In a desperate bid to balance the entertainment universe, Comcast is seeking to acquire $60 billion in bridge financing to pre-empt Disney’s purchase of 21st Century Fox’s media assets, according to Reuters. Sources say Comcast is planning to submit an all-cash offer to Fox in hopes of luring Murdoch’s empire (including Marvel film properties such as X-Men and the Fantastic Four) away from Earth’s mightiest Mouse.
Comcast Corp’s bid, which would deprive regular working people of ever seeing the Hulk fight Wolverine, will likely only go forward if the DoJ allows AT&T’s acquisition of Time Warner to proceed this summer. This would be seen by insiders as a signal that regulatory hurdles wouldn’t hinder a Comcast-Fox merger in the way such a deal would hinder the royal merger of Black Panther and Storm in accordance with Marvel canon.
Discussion of antitrust concerns has encircled a possible Fox sale from the beginning, just as the mutants of Xavier’s School for Gifted Youngsters have been objects of anti-trust, hate, and fear, even from fellow heroes such as the Avengers, whom they will never battle in theaters a la 2012’s Avengers vs. X-Men crossover event if Comcast is successful.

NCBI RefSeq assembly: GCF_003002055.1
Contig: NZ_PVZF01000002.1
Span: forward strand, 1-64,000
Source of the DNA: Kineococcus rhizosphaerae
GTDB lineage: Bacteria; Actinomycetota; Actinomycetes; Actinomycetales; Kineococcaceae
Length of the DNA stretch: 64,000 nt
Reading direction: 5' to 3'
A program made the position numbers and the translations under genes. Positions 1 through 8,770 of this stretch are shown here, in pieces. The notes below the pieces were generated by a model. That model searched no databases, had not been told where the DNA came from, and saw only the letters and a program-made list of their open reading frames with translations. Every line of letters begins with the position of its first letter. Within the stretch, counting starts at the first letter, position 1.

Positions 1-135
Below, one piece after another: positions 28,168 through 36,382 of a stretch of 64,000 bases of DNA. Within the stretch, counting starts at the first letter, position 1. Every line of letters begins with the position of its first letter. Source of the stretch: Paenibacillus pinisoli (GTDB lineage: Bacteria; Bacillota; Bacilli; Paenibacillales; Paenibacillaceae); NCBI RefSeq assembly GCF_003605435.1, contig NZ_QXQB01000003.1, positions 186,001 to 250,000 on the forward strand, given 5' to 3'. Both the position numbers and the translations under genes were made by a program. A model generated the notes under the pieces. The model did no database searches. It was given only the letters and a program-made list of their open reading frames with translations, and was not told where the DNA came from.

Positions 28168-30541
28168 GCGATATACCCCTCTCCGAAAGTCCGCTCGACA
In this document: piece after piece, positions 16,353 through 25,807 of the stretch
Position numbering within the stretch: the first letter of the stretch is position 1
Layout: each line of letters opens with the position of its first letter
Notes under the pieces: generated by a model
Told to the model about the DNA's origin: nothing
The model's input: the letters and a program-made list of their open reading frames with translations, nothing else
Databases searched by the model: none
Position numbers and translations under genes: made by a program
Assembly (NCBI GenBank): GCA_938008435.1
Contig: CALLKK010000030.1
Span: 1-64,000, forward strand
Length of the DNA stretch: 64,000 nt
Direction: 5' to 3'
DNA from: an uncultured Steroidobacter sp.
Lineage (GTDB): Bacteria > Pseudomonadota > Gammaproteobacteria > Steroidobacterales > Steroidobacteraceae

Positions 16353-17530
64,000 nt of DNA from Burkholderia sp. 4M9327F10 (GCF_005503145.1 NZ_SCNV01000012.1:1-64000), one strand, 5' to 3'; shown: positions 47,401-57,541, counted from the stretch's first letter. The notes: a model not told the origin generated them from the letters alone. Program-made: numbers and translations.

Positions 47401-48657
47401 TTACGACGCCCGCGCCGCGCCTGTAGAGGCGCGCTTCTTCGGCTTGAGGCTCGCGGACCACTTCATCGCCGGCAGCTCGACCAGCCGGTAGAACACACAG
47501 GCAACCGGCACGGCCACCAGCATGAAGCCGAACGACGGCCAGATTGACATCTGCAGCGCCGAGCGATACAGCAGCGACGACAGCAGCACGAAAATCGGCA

The previously-announced Fox deal with Disney, which would not preclude cosmic-ray-enhanced genius Reed Richards from joining Tony Stark and Bruce Banner’s club of “Science Bros”, is an all-stock offer for $52 billion. Comcast CEO Brian Roberts’ hail-mary cash play, outbidding Disney by $8 billion, could cement him as one of the boldest chief executives in the biz, and a person who most definitely does not think it was disappointing that Mark Ruffalo crashed into Dr. Strange’s Sanctum Sanctorum in Infinity War instead of Silver Surfer.
Disney’s Bob Iger is hoping the added content of Fox’s deep library will stave off fierce streaming competition from Netflix and Amazon. A Comcast merger, on the other hand, would stave off classic villains like Kang the Conqueror and Galactus from ever encountering any of the Avengers. Disney’s not exactly hurting, of course. With Star Wars and Pixar already in its castle, the media behemoth has dominated much of the blockbuster landscape in the last few years. If anyone is hurting, it’s Wanda “Scarlet Witch” Maximoff, whose brother Quicksilver is dead in the MCU, but lives on in the X-Men universe. A Comcast block at this stage would likely prevent their family reunion permanently.
Ultimately this seems at the surface level like a simple case of American free-market economics at work. However, a deeper review of the corporate dynamics here reveals something arguably quite un-American. It’s no coincidence Disney’s competition here is a group that starts its name with “Com”—surely anyone who’s okay living in a world where there is no Dr. Doom in the Marvel Universe is a communist, trying to wage a secret war on the United States. (Also, no Secret Wars.)